A six-year-old girl who was abducted by her father and taken to Pakistan three years ago has been reunited with her mother after arriving back in the UK.
Atiya Anjum-Wilkinson was last seen when she was taken from her home in Ashton-under-Lyne, Greater Manchester, on her third birthday in 2009.
She was reunited with Gemma Wilkinson at a Manchester hotel.
Her mother said Atiya was "absolutely fine" and called her Mummy and gave her a big smile when they were reunited.
She said: "I am absolutely overwhelmed... with seeing her giving her a cuddle and a massive kiss."
Giving her a big hug after three years was "very emotional" and one of the first things Atiya had to do now was open a "massive amount of presents".
Ms Wilkinson said her daughter looked "exactly the same as she did three years ago she is just taller and a bit older".
Speaking after Atiya arrived on a flight into Manchester Airport shortly after 19:00 GMT, the 32-year-old said the events leading up to the reunion had been a "whirlwind".
She said: "We have gone from not knowing where Atiya is to finding out that we do know where Atiya is, to receiving pictures of Atiya and how she looks now, to Atiya coming here and Atiya actually being here."
Her return follows a five-week investigation after North West MEP Sajjad Karim formally raised her abduction with the foreign minister of Pakistan in the European Parliament.
Mr Karim said the authorities in Pakistan had been "absolutely crucial" in finding Atiya and making sure she was returned home.
Mr Karim said: "Without their assistance we couldn't have found her.
"The authorities located Atiya, they monitored the address where she was and eventually moved in and informed the people she was living with - who are the extended family of the father - that she would have to return to the UK.
"Atiya was found to be in a fit and healthy state and was well at the time. She was certainly being kept well."
Although he said there was no resistance by them, Mr Karim said the family only offered a "small amount of co-operation when it was clear the game was up and there was nowhere left to turn".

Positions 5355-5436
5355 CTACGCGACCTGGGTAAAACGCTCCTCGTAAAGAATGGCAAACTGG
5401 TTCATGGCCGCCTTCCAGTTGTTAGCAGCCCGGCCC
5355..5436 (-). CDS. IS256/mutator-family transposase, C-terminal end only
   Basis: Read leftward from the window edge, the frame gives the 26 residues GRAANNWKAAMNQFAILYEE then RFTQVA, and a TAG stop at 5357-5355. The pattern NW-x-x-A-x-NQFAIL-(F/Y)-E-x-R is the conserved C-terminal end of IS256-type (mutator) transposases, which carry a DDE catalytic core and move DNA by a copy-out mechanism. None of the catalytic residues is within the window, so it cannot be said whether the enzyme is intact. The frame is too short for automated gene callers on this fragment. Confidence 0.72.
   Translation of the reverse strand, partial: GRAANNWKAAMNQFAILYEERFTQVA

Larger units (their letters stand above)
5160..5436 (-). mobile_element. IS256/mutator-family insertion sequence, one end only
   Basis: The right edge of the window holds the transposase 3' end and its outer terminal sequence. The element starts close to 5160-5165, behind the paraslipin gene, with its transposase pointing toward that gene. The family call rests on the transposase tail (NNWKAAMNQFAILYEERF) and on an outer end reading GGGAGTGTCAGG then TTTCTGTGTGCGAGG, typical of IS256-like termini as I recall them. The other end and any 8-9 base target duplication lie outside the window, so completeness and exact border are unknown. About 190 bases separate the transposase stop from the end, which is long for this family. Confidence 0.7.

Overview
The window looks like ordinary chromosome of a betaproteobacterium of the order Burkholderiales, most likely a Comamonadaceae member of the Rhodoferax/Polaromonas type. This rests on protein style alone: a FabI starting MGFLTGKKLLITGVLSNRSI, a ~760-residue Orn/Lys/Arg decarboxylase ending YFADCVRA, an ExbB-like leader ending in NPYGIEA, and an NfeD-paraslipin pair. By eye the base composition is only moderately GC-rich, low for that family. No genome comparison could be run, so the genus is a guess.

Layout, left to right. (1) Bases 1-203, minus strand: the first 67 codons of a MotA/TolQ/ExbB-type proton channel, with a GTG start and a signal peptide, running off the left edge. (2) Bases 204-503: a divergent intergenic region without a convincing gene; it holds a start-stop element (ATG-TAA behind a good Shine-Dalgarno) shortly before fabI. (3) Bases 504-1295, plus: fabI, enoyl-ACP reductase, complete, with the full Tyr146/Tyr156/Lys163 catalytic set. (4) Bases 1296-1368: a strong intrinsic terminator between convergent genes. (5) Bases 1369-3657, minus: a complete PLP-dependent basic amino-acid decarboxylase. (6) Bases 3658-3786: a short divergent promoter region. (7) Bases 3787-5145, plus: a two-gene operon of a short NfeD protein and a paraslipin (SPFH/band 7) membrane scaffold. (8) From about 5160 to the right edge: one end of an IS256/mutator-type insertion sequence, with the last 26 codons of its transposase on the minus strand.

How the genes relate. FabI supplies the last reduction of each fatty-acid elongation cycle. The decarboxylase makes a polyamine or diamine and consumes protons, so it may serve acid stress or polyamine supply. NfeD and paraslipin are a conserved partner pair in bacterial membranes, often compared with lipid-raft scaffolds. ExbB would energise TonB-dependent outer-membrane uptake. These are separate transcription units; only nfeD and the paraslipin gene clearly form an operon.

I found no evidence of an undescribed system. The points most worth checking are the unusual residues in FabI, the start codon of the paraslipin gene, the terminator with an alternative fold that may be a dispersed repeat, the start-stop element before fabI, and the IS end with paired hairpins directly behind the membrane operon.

The BBC's Aleem Maqbool said Atiya was found in the village of Daska, near Sialkot in eastern Pakistan.
Atiya's mother was informed she had been found on Christmas Day and photographs were sent to her of Atiya by the Pakistani authorities.
Ms Wilkinson, from Ashton-under-Lyne, who split with Anjum in 2008, had made several appeals for information to find her daughter.
In her latest appeal last month, she described not knowing if Atiya was even alive as an "absolute nightmare".
Atiya's father Razwan Ali Anjum is serving a prison sentence for refusing to reveal his daughter's whereabouts.
Ms Wilkinson took legal action against her former partner in an attempt to force him to reveal where Atiya was.
In 2009, Anjum had said he was taking Atiya to Southport, but instead he took her to Lahore, Pakistan, and told Ms Wilkinson she would never see her again.
In April, he was handed a 12-month jail term by a High Court judge after he refused to reveal where she was.
Mr Justice Moor imposed the sentence after he found Anjum in contempt of a High Court order instructing him to disclose Atiya's whereabouts.
Anjum had indicated that Atiya was in Pakistan or Iran but said he did not know where.
The judge said: "It is absolutely absurd for him to suggest that he does not know the whereabouts of his daughter and he cannot contact her.
"I am certain he is lying."
The sentence was the fourth consecutive jail term to be imposed on Anjum. Judges have previously imposed jail terms of two years, 12 months and 12 months in the hope that he would provide the information which would allow Atiya to be reunited with her mother.